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New Childbirth Policy for Female Graduate Students

by Michael Pena with Gail Mahood

Michael Peña is Staff Affairs Reporter on the Stanford Report. Gail Mahood, professor of geological
and environmental sciences and associate dean for graduate policy at Stanford University.

June 2006

Stanford University has adopted a childbirth policy for female graduate students to accommodate
the demands of late-stage pregnancy, childbirth and the care of a newborn. The new policy will
allow the new mother to maintain full-time, registered student status, as well as facilitate her return to full
participation in class work and, where applicable, research, teaching and clinical training in a seamless manner.


The childbirth policy, effective immediately, was announced by Gail Mahood, a professor of geological and
environmental sciences and associate dean for graduate policy, during a regular meeting of the
Faculty Senate on Thursday, Jan. 26. Stanford is only the second major U.S. university to
offer such a policy, according to Geraldine L. Richmond, chair of the Committee on the Advancement of
Women Chemists and a professor at the University of Oregon. The Massachusetts Institute of
Technology introduced its “childbirth accommodation policy” in 2004.


One of Stanford’s top priorities is to increase the number of women pursuing advanced degrees that
will prepare them for leadership positions in academia, industry and government. And, as stated
in the Stanford Graduate Student Handbook, “it is important to acknowledge that a woman’s prime
childbearing years are the same years she is likely to be in graduate school,
doing post-doctoral training, and establishing herself in a career.”


“So our main goal in designing this policy was to make sure that we retain in the academic pipeline
women graduate students who become pregnant and give birth,” Mahood said on Thursday.

The Childbirth Policy has four components. All female graduate students—including those in
the professional schools—who are pregnant or have recently given birth and who are registered
and matriculated:

  • are eligible for an “academic accommodation period” of up to two academic
    quarters before and after the birth, during which the student may postpone
    course assignments, examinations and other academic requirements; and
  • are eligible for fulltime enrollment during this period and will retain access
    to Stanford facilities, Cardinal Care student health insurance and Stanford housing
  • Students also will be granted an automatic one-quarter extension of
    university and departmental requirements and academic milestones—with
    the possibility of up to three quarters by petition under unusual circumstances.
    (A Ph.D. qualifying exam is an example of an academic milestone.)
  • In addition, female graduate students supported by fellowships, teaching
    assistantships, and/or research assistantships will be excused from their
    regular teaching or research duties for a period of six weeks during which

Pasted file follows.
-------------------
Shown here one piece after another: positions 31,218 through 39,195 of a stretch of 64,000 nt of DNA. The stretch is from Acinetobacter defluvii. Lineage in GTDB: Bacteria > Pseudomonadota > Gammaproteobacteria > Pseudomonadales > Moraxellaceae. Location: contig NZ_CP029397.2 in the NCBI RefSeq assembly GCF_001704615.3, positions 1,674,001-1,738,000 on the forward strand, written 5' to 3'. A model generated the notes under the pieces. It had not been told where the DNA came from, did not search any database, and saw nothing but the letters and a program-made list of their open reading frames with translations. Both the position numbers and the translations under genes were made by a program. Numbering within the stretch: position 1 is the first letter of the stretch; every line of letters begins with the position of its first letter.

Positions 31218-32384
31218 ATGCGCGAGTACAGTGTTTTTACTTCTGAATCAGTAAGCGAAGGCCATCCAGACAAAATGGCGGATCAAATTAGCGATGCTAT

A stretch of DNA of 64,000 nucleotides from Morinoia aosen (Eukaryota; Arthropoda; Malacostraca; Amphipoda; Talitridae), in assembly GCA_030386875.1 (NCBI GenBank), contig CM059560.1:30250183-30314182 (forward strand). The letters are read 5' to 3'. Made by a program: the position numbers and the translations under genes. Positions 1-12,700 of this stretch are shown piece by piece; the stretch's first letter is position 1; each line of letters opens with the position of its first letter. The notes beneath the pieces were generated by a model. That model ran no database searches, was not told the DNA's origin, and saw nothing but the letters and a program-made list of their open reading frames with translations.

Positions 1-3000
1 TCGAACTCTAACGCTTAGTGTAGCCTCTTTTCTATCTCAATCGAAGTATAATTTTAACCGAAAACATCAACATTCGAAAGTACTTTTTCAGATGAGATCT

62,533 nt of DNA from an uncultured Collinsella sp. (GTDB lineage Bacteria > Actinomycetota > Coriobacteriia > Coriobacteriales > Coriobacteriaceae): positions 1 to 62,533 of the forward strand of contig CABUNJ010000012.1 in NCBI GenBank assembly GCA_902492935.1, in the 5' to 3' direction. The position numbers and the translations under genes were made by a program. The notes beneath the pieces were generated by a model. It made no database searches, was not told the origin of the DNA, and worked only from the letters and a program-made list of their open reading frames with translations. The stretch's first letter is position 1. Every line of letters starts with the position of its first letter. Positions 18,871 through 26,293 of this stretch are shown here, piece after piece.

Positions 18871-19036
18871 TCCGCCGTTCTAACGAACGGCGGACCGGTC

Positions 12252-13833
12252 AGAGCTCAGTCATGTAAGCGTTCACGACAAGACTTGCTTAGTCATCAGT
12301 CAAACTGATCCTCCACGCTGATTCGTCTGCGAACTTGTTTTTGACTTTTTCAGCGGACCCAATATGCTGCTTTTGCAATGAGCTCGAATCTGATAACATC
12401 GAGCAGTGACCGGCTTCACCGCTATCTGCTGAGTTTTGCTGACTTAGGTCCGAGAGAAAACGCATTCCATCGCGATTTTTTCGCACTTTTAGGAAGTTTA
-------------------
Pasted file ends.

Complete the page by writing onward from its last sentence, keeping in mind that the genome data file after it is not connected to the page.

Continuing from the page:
they will continue to receive support.

(Students will not receive a stipend or salary if none was received previously but are eligible
for the academic accommodation period and the one-quarter extension of academic milestones.)


The policy also allows eligible students to avoid interruptions to on-campus housing,
eligibility for student loans and deferment of student-loan repayment, Mahood said. For
international students, the provision allowing a new mother to maintain full-time status will
ensure that the status of her visa is unaffected, Mahood added.


“I want to emphasize that this academic accommodation period is not a leave of absence.
We are expecting that the woman, to the extent that her health and the health of the infant will
allow, will be in residence and will participate in course work and research—even if it is at a
somewhat lower level than prior to the birth,” Mahood said.


The new policy sets a minimum standard for accommodating female graduate students
who give birth, Mahood said. It is expected that advisers, academic staff and department leaders
“will work with sensitivity and imagination to provide more than this minimum, as some parts
of the university are already doing,” she added.

Last fall, the Chemistry Department unveiled a maternity policy for graduate students that
would allow pregnant women or new mothers to scale back their course work or research for
up to 12 weeks and still be paid. Instituted by department Chair Richard Zare, the policy—
along with Stanford’s—are among the most generous in the country.


“There’s nothing in this policy that replaces the communication and cooperation between
student and adviser and the good-faith efforts of both of them to accommodate the birth of
a child,” Mahood said. “And it’s our intention, in establishing this policy, to reinforce the
importance of that cooperation and to have the university provide the support that makes that
accommodation possible.”


Adoption, foster-care placement, and paternity leave are covered under existing
policies in the graduate student handbook that govern medical, maternity and paternity leave.
The handbook also states that birth mothers may opt to use medical and maternity leaves in
addition to or instead of the benefits provided by the new childbirth policy.


The policy will be administered by the Office of the Dean of Research through a
petition process. For the policy’s full text, please visit http://gsh.stanford.edu/childbirth.html.

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